A cartoon history of the tumultuous 450-year period in Chinese history known as the “Five Dynasties and Ten Kingdoms.”
Using common-era dating and (excepting “Confucius”) Pinyin transcription for names, Liu begins the third of a four-volume history with a quick thematic recap of early Chinese civilization and the arrival of the Liao dynasty in 907. He then carries readers through to the capture of the Yuan (Mongol) capital by an unidentified “rebel army” in 1368. Though he takes only rare side glances at cultural or scientific highlights (such as the inventions of gunpowder and paper currency), he pauses in his account of successive, sometimes overlapping rises, falls, and major battles to describe Neo-Confucian precepts in some detail, as keys to understanding enduring aspects of Chinese character and outlook. In the monochrome art, dialogue more often runs to such lines as “We lost the Silk Road, let’s make up for it through sea trade” than personal interchanges. Still, the combination of silhouettes—often threatening, martial ones—with open-faced, expressively individualized figures of many social classes adds dramatic tension while neatly balancing the big-picture narrative.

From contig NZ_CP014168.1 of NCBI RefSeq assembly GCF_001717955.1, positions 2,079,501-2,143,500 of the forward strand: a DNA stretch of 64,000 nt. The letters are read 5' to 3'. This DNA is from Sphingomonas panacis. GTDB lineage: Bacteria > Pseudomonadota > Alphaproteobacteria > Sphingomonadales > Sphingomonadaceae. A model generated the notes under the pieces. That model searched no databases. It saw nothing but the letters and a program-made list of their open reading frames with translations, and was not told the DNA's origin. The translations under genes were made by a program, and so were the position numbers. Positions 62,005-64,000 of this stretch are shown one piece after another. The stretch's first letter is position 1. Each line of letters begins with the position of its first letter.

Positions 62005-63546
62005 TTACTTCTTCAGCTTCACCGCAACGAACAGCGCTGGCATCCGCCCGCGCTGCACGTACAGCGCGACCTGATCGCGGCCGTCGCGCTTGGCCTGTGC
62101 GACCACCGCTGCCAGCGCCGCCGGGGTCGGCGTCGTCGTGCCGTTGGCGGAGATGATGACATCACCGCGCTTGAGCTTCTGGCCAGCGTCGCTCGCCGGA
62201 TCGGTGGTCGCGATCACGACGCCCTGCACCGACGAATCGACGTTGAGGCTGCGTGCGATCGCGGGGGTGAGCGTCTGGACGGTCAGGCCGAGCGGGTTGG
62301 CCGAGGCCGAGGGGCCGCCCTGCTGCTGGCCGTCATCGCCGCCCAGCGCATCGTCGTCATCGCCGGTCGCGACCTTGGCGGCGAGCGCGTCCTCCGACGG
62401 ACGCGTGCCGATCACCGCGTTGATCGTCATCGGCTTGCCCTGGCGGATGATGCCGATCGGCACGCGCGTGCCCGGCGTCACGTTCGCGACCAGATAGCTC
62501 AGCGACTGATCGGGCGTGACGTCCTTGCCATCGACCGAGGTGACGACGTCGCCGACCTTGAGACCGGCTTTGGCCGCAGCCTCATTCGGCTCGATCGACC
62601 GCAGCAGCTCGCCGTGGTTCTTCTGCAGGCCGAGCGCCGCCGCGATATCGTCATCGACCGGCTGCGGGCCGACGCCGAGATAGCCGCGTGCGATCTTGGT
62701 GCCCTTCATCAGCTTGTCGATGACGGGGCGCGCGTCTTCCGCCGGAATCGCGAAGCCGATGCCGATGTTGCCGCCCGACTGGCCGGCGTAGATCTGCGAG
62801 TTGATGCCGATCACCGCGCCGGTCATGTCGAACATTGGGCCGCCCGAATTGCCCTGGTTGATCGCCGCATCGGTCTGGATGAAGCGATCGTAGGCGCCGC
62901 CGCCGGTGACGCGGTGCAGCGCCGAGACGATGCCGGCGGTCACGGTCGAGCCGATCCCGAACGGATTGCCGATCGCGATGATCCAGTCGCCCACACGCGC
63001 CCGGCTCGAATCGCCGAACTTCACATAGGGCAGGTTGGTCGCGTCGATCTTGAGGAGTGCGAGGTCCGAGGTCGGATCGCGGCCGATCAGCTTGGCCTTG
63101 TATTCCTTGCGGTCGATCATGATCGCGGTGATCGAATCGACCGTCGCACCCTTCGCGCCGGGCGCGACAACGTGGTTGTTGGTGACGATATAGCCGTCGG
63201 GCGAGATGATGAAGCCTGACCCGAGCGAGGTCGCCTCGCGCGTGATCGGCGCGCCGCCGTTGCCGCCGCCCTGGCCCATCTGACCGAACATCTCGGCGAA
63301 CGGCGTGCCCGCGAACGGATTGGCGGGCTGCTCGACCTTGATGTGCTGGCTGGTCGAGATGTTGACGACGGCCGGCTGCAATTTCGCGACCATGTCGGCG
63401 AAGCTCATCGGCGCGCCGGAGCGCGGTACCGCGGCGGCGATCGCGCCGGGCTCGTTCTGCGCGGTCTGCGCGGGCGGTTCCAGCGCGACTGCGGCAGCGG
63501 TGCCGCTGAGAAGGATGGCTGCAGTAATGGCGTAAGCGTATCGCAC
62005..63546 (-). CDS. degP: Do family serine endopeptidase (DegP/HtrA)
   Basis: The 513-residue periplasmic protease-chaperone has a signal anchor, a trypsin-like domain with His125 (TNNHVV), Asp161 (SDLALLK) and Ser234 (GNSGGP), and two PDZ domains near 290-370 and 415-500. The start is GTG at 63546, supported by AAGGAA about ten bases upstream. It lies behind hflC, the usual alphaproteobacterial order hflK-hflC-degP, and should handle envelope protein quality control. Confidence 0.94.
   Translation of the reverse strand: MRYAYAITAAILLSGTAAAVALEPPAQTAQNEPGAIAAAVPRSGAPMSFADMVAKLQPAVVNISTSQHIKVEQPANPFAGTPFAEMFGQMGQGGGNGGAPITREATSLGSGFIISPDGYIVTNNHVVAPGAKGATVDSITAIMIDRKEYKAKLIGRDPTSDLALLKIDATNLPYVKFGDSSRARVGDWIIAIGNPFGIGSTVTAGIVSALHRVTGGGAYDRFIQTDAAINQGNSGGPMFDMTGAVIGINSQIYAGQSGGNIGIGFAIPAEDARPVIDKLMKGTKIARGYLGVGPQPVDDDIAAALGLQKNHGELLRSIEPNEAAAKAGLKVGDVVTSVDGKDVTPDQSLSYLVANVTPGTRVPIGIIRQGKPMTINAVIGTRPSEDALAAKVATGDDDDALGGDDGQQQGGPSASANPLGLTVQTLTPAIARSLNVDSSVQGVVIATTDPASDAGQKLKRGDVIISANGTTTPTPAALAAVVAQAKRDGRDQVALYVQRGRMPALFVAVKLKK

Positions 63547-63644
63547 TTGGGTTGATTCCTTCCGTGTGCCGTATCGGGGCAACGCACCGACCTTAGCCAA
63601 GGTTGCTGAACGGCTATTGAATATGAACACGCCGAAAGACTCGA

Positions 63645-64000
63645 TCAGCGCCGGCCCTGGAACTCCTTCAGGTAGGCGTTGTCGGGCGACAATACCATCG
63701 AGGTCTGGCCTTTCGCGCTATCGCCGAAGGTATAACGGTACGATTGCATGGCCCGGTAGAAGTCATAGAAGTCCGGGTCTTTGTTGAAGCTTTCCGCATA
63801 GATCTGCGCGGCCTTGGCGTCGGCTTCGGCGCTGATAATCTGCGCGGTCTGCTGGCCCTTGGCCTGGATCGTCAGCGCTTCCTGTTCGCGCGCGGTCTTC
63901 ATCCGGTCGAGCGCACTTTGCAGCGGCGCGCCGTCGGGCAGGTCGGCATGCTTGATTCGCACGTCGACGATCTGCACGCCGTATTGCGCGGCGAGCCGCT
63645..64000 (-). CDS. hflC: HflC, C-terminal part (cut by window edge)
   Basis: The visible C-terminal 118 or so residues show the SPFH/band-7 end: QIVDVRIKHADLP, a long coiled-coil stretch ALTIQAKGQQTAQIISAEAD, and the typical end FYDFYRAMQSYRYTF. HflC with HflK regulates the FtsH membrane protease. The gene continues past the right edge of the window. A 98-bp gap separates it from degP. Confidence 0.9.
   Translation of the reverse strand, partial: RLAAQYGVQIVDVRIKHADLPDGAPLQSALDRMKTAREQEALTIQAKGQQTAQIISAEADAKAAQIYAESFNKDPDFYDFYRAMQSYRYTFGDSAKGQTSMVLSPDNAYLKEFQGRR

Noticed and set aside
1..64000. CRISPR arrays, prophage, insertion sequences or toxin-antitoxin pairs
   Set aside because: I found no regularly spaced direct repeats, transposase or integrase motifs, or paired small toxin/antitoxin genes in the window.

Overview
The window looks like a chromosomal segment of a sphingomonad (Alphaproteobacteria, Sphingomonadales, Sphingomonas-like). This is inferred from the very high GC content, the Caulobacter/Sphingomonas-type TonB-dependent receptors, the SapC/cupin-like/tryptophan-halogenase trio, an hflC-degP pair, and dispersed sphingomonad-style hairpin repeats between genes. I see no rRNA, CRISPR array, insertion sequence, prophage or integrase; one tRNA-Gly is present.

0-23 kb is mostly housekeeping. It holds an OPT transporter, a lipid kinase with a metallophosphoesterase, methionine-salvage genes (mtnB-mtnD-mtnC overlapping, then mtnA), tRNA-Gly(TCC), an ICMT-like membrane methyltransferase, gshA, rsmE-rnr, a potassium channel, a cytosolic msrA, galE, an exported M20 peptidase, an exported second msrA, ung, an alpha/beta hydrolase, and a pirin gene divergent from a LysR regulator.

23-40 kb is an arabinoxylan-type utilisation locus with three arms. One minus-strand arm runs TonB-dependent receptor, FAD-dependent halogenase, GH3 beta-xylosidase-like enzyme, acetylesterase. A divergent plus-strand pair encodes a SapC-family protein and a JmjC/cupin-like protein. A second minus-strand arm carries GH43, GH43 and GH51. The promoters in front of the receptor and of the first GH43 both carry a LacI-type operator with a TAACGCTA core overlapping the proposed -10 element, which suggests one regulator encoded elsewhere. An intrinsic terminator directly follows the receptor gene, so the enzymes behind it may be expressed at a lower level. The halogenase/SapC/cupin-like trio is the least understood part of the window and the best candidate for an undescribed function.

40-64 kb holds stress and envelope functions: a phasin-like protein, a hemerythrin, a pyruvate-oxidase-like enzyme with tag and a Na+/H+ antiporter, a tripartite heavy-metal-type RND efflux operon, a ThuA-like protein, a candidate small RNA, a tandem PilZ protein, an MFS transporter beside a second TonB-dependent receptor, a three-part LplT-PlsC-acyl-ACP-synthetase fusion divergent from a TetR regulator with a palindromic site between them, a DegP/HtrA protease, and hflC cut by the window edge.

There’s a lot to absorb even in this abbreviated form, but the visual approach lightens the load considerably. (maps, diagrams, recommended reading) (Graphic nonfiction. 11-14)